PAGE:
Our goal is to create a community of people bent on together advancing our understanding of the universe; a community of people who are participating in doing science, who can explain why what they do matters, and what questions they are helping to answer. We want to create a community, and here is where we invite all of you to be a part of what we’re doing.
There are lots of ways to get involved: You can contribute to science, take a class, join a conversation, or just help us spread the word by sharing about us on social media sites.
Like every community, we are constantly changing to reflect our members. This website will constantly be growing and adding new features. Overtime, we’re going to bring together all the components of a research learning environment (aka grad school), from content in the form of classes, resources, and a blog, to research in the form of citizen science, to social engagement through a forum, social media, and real world activities.
Another is the National Center for Science Education.
The National Center for Science Education (NCSE) is a not-for-profit, membership organization providing information and resources for schools, parents, and concerned citizens working to keep evolution and climate science in public school science education. We educate the press and public about the scientific and educational aspects of controversies surrounding the teaching of evolution and climate change, and supply needed information and advice to defend good science education at local, state, and national levels. Our 4500 members are scientists, teachers, clergy, and citizens with diverse religious and political affiliations.
Last but not least is The Planetary Society, co-founded by Carl Sagan and currently headed by Bill Nigh.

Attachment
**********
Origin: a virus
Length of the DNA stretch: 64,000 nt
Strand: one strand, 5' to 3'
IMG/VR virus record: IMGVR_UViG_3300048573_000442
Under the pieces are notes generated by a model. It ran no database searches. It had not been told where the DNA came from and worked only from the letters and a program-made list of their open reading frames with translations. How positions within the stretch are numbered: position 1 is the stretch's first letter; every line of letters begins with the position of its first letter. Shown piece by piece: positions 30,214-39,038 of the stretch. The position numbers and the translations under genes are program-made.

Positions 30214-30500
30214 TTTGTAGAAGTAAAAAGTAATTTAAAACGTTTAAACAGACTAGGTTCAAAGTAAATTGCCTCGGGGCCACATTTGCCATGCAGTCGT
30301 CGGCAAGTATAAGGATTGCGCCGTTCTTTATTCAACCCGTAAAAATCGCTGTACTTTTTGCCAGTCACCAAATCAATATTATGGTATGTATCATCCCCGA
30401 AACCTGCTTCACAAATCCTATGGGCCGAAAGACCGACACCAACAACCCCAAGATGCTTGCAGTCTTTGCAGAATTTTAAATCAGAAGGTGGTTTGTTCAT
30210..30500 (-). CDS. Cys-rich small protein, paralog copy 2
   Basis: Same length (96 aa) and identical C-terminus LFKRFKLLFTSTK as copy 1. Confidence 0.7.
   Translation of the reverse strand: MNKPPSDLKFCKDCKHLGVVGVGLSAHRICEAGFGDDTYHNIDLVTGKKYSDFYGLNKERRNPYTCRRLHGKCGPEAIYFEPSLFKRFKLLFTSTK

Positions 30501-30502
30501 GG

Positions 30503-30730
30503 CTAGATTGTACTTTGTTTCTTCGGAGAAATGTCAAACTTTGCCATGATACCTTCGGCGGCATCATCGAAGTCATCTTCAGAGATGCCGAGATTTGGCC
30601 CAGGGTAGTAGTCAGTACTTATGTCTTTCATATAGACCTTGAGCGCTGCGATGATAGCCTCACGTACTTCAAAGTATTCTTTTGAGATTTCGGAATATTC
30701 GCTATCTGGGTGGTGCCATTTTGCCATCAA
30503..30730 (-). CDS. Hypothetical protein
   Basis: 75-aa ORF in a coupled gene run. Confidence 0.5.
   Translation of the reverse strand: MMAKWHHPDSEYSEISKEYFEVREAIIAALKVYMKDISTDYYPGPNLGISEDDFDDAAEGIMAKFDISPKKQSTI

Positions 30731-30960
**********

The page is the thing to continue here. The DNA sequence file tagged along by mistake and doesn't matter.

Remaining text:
The Planetary Society sponsors projects that will seed innovative space technologies, nurture creative young minds, and be a vital advocate for our future in space.
Why we do it
Our Mission is to create a better future by exploring other worlds and understanding our own.
Current projects include:
- Fighting for funding in Congress
- Developing new technologies to deflect asteroids
- Hunting for Earth-like planets
- Searching for intelligent life in the Universe
- Creating a global network of EarthDials
- And flying our very own solar sail spacecraft, Lightsail-1.
Interested in getting your hands dirty with some citizen science? Of course you are! Check out the Zooniverse which is a project of the Citizen Science Alliance.
The Zooniverse began with a single project, Galaxy Zoo , which was launched in July 2007. The Galaxy Zoo team had expected a fairly quiet life, but were overwhelmed and overawed by the response to the project. Once they’d recovered from their server buckling under the strain, they set about planning the future!
Galaxy Zoo was important because not only was it incredibly popular, but it produced many unique scientific results, ranging from individual, serendipitous discoveries to those using classifications that depend on the input of everyone who’s visited the site. This commitment to producing real research – so that you know that we’re not wasting your time – is at the heart of everything we do.
Real Science Online
The Zooniverse and the suite of projects it contains is produced, maintained and developed by the Citizen Science Alliance. The member institutions of the CSA work with many academic and other partners around the world to produce projects that use the efforts and ability of volunteers to help scientists and researchers deal with the flood of data that confronts them.
My favorite thus far is Planet Hunters which I have participating in. It’s very easy and exciting to know that I’m actually doing some of the preliminary work required to find planets around distant stars.
Of course there are others but these are the ones I wanted to mention today.